People & Places

Walter Freeman

Freeman lobotomized around 4,000 people across America during his long career. His patients included a child of just four years old and a woman in her eighties.

Never off duty

Freeman loved to take his six children hiking and camping, and regularly interrupted family vacations to perform lobotomies around the country. He had his children sit in on the operations and even called on his sons to help hold his patients down while he stunned them using an electro-convulsive machine. His daughter, Lorne, dubbed her father “the Henry Ford of lobotomy,” a nod to Freeman’s production line approach to the procedure.


In his later years, Freeman bought a motor home – dubbed his “lobotomobile” by the press. He drove the length and breadth of the country, visiting former patients and checking up on their progress.

Transorbital Lobotomy

Freeman invented the cheap, easy “ten-minute lobotomy” known as the transorbital lobotomy in 1946. It involved hammering ice pick-like instruments through the thin orbital bone at the back of the eye sockets to sever connections in the brain.


Freeman used a variety of surgical instruments over the years including these leucotomes which he would hammer into a patient’s brain using a surgical mallet.

West Virginia

In 1952, Freeman embarked on a state-sponsored lobotomy campaign in West Virginia, which became known as “Operation Ice Pick.” He sought to empty West Virginia’s five public psychiatric hospitals, including Huntington and Lakin State Hospital, by lobotomizing their patients on a mass-scale.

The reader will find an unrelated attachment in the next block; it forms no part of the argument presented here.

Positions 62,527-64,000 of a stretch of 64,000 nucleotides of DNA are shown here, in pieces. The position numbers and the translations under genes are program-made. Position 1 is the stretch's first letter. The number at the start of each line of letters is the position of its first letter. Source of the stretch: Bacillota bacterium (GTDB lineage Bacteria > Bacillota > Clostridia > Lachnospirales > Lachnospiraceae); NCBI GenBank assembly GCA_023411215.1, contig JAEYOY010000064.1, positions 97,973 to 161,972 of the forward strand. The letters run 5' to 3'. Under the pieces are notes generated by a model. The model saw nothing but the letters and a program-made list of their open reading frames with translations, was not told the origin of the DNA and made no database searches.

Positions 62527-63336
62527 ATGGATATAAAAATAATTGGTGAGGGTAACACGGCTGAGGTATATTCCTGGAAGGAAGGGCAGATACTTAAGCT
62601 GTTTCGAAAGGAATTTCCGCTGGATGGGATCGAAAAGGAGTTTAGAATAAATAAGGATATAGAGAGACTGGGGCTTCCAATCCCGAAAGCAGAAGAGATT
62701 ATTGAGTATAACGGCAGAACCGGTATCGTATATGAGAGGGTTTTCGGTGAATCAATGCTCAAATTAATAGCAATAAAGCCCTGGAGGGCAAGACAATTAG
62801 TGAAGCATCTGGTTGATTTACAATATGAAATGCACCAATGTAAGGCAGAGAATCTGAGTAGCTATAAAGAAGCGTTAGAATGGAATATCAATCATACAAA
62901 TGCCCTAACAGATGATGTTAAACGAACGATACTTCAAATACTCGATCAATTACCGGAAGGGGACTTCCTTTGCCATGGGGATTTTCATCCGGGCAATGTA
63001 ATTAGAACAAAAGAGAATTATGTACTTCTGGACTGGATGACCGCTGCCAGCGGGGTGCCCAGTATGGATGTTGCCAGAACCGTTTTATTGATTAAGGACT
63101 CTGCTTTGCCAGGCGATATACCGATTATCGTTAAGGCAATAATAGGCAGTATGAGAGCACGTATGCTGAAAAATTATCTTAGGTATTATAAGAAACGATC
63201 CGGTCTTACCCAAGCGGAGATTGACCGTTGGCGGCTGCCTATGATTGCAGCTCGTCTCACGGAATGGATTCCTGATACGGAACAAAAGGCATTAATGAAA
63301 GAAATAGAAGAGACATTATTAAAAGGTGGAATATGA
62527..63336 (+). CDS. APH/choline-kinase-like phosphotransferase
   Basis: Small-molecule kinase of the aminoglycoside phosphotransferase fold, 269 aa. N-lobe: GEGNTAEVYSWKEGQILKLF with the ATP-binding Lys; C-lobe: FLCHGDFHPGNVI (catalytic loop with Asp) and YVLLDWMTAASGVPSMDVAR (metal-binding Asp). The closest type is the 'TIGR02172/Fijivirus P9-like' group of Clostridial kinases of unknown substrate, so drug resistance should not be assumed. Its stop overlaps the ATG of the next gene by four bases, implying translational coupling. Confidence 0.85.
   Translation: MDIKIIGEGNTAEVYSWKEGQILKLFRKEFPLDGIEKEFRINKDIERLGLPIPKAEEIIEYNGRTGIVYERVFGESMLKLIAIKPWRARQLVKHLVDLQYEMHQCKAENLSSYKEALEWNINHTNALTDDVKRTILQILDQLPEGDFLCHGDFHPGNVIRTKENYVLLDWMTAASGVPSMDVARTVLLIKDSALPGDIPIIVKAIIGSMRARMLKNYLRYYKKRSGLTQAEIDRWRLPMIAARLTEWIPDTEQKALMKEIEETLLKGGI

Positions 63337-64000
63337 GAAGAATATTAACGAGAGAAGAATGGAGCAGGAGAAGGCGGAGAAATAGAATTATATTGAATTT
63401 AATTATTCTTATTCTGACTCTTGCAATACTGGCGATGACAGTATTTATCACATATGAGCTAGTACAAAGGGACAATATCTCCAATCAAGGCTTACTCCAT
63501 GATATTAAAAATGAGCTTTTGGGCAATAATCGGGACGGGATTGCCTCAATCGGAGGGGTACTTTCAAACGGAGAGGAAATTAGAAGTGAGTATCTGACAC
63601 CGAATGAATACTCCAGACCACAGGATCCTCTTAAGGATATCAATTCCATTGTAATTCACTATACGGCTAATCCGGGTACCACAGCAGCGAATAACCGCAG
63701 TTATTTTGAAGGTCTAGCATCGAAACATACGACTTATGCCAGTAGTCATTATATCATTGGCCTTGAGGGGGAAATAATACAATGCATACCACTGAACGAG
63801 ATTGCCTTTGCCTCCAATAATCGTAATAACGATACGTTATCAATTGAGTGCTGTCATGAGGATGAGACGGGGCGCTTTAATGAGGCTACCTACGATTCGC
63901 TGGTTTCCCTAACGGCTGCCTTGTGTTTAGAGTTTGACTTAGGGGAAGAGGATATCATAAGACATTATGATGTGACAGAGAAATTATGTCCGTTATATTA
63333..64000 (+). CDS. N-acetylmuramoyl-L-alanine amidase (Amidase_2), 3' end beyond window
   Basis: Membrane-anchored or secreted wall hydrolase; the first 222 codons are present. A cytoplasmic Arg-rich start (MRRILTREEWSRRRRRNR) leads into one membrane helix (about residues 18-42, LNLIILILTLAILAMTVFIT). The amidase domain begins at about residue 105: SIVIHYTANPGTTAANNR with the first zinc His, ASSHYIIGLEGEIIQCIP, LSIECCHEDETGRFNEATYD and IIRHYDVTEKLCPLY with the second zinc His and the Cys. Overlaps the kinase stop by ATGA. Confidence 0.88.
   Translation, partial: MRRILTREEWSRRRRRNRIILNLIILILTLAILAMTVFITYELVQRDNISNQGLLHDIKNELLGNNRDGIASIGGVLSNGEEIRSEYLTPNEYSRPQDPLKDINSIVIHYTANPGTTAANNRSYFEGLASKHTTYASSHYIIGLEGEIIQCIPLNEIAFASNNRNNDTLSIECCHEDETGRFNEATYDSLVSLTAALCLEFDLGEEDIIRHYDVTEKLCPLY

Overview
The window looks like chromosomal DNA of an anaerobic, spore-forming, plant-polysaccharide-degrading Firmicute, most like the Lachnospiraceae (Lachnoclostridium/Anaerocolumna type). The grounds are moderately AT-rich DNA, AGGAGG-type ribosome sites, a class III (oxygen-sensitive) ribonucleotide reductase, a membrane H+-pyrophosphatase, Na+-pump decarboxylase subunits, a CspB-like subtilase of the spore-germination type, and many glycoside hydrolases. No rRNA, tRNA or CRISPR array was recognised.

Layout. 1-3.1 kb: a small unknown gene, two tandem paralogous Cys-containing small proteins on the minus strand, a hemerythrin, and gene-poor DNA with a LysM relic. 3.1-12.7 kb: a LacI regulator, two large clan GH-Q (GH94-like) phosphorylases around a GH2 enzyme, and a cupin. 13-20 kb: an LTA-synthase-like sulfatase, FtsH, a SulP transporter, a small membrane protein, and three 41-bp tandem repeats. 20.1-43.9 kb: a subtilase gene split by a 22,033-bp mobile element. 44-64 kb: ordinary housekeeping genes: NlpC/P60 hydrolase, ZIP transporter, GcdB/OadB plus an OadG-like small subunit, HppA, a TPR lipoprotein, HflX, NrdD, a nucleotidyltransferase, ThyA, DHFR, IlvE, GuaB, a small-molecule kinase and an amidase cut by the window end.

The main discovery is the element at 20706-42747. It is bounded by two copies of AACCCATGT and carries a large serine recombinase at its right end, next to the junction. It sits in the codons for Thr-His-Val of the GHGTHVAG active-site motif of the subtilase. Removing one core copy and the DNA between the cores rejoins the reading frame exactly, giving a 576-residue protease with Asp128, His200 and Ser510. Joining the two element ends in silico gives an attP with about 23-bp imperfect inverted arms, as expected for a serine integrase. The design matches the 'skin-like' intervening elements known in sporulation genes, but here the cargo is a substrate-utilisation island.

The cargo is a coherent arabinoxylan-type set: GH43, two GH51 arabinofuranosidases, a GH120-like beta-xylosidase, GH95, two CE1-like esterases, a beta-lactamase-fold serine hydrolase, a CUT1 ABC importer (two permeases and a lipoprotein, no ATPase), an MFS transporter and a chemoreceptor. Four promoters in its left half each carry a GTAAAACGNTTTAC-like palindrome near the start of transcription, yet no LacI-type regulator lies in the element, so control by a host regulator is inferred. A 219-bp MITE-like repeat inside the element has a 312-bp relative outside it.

Media Coverage

The media aided Freeman in his lobotomy crusade with glowing coverage of his procedure.

Before & After

Freeman took Before and After photographs of all his patients. He annotated these with his observations on the change in them following lobotomy.

Case 428
Case 128

Freeman said that all that could be done to help this female patient with schizophrenia was to lobotomize her, after which she was turned into a “veritable household pet.” He regarded this as a positive outcome.  

Howard Dully was just 12 years old when Freeman lobotomized him in 1960. Dully was not mentally ill. He wrote a book about his experience, My Lobotomy: A Memoir.

Rosemary Kennedy

Rosemary Kennedy (on right in top pic), sister of future American President JFK, was among the people Walter Freeman, and his then operating partner James Watts, lobotomized. The procedure had disastrous results; Rosemary was left incontinent and could not walk or feed herself (in center in bottom pic, taken in her later years, after she was lobtomized). Her family kept the operation a secret and hid her away in a residential facility.